As the temperatures drop and the sun stays lower in the sky during the day, I find the light more inspiring. I’m picking up the camera more now. I’m hoping to do a portfolio review from the last year’s work and set some direction for the coming year. I’m beginning to feel like I’m narrowing in on subject and stye, with these selective focus compositions at one end and the empty suburban/city scenes on the other. There will always be the flat abstracts, but I don’t feel I’m getting anywhere with them.

 

alec soth – blog » Blog Archive » That 70’s Show

alec soth – blog » Blog Archive » That 70’s Show

Szarkowski included a large selection of this ‘synthetic’ photography in the book. But anyone looking at this work now, 28 years after its publication, will likely agree that much of it appears ‘flimsy’ and dated. All of that solarization just looks silly.

I believe that it’s always been this way. When one looks back on contemporary accounts of art, maybe of most cultural endeavors, most of it looks dated and unimportant. Out of each large movement only a small number of workers, and a small number of their works will be “remembered”. These works will be cited over and over as “important and representative of the time”.

Of course, one reason for this is that much of the derivative work is re-expression or simple repetition of the insights of the few. That’s the way culture works. Some times the “important work” is the best repetition, not the original thought which may have been a less clear example of the culture of the time.

The other important reason is that cultural memory, like human memory, is limited. We summarize our own stories into personal myths and incidents. We summarize cultural history into key events and seminal works.

What’s been fascinating to me is that very often the important works recognized years, decades and centuries later are often unimportant when they are created. While some great artists and thinkers achieve recognition during their lifetimes, many others labor in obscurity. And poverty unless they have a good day job.

Memory is retrospective and explanatory. It tells the story of how we got here and rationalizes what we’re doing now. That means that the events and works in the past that seemed important before may turn out to be, at least for now irrelevant. They may be forgotten forever. Other events or works, that seemed trivial or mysterious at the time, become very important in retrospect when used to explain the now. It’s odd that history should change as we change if you assume a linear progression of events and ideas. When you see the world as a complex network stretching into the past, the unpredictability of the past is no different than the uncertainty of the future.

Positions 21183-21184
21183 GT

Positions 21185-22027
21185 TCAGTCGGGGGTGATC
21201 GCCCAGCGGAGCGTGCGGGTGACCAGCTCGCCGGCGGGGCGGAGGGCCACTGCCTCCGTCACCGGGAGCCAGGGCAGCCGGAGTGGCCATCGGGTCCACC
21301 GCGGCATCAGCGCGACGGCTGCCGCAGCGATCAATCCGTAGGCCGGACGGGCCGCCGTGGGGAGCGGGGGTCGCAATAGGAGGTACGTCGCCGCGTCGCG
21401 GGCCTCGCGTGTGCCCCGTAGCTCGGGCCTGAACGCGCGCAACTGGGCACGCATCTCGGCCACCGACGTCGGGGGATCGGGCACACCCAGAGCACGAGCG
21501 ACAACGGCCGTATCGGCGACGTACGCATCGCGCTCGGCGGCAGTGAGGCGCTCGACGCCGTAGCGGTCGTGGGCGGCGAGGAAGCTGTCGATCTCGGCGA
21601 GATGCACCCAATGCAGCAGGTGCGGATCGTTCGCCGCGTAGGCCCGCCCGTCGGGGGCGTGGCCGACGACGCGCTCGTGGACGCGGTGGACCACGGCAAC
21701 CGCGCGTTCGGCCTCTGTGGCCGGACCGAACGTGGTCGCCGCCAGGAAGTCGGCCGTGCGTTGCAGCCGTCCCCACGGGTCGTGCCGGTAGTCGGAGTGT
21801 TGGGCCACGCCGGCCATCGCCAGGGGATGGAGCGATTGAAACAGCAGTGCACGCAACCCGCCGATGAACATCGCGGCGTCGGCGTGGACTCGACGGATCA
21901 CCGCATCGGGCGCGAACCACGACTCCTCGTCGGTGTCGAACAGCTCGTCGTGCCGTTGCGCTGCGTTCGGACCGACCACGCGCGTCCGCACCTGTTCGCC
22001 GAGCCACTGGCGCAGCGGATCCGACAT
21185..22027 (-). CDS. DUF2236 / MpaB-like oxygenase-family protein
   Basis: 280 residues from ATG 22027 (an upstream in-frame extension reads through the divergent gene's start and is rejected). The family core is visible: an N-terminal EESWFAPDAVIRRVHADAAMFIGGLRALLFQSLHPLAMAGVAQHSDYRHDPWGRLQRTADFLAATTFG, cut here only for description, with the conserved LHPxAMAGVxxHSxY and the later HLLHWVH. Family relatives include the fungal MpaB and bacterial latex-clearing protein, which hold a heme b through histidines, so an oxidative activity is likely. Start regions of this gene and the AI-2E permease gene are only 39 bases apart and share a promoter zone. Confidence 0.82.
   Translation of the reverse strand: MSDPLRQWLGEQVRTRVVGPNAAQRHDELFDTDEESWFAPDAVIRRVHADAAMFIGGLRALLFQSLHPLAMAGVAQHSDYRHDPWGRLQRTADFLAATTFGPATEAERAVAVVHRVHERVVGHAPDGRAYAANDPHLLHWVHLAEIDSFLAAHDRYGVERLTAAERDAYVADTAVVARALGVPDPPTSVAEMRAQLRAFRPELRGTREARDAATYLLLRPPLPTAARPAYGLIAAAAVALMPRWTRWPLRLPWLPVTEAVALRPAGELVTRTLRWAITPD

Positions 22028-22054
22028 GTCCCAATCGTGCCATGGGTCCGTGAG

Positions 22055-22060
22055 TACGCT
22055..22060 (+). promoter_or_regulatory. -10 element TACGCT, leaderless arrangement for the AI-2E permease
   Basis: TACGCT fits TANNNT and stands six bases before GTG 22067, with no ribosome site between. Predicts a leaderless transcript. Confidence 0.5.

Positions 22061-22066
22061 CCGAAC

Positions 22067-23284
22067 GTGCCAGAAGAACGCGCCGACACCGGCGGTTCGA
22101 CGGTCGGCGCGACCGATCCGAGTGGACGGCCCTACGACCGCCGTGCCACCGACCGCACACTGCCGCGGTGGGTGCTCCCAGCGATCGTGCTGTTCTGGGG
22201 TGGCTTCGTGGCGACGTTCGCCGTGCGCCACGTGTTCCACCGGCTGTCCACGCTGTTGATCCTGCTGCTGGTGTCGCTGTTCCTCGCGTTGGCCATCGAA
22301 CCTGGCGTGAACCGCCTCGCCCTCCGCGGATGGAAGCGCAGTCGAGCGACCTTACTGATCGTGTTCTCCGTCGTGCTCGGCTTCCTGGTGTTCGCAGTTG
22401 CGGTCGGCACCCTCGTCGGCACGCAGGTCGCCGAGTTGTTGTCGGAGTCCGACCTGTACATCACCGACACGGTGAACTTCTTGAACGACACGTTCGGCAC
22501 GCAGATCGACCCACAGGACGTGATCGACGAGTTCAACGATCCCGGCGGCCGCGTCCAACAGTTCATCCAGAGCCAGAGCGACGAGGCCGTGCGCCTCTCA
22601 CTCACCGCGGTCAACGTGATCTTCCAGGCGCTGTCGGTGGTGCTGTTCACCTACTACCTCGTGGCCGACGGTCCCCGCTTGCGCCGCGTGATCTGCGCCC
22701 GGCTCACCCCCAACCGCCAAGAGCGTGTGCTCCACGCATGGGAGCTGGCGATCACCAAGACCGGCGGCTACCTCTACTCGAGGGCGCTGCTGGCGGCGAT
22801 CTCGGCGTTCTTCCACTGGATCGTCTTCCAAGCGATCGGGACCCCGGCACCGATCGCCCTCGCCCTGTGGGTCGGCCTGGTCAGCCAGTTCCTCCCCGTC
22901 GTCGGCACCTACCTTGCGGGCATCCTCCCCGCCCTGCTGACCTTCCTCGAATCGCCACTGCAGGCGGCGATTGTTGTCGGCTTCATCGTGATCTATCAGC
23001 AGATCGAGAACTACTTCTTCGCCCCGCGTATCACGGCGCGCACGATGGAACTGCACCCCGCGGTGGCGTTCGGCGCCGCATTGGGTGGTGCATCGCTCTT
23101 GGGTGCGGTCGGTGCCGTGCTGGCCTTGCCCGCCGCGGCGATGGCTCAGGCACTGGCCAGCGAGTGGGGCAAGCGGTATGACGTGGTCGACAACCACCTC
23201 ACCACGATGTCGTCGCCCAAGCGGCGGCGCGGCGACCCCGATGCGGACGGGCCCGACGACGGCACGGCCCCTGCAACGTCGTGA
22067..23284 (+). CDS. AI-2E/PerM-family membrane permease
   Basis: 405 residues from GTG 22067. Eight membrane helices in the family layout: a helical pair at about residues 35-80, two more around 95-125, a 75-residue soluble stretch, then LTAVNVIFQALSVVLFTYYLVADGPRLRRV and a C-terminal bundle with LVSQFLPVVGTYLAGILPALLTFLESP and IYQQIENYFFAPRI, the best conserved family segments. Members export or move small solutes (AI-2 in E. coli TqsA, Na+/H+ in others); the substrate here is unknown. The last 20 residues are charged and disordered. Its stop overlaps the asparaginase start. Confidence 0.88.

Satisfied as an Eel

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p class=”flickr-frame”> _DSC4847, originally uploaded by jjvornov.

Yesterday my MacBook Pro arrived, finally. I had to wait because I added the 7200rpm 160GB build to order drive. While the old Alumininum G4 Powerbook was adequate for most tasks, Aperture really wasn’t fully usable. Now I can perform real time adjustments with ease, making it much easier to do basic optimization in Aperture.

I decided to start clean this time, so rather than use the migration assistant to move documents, apps and preferences over, I’m loading each app in anew and setting preferences by hand. Tomorrow I should have Photoshop brought over, so I can see how usable round-tripping is with the 2GB. The new Santa Rosa chip set allows 4GB in the laptop, up from 3GB in previous versions, so I have the option to double the memory, which should help run the two apps simultaneously.

The Eel Speaks

 

_DSC4854, originally uploaded by jjvornov.

During the week of the 4th of July, there’s always some family travel. I had my D80 with the 24mm, now my standard lens for the camera. While the lens is a great match for the way I see, it’s limiting when taking travel snapshots. As I was taking images, I thought about how useful Nikon’s 18-200mm VR lens would be for a family trip. Perhaps I really only need VR on the telephoto end, since I can hand hold down to 1/30th of a second with no real loss of sharpness for this kind of image. A fast lens and good handholding technique are probably equivalent to the slower VR lens in light gathering capability.

The 24mm and a VR telephoto might be a good walking around duo for these kind of family trips, the telephoto being useful for visual isolation when positioning isn’t possible. There’s also the flattering rendering of a tele compared to a 24mm when shooting portraits.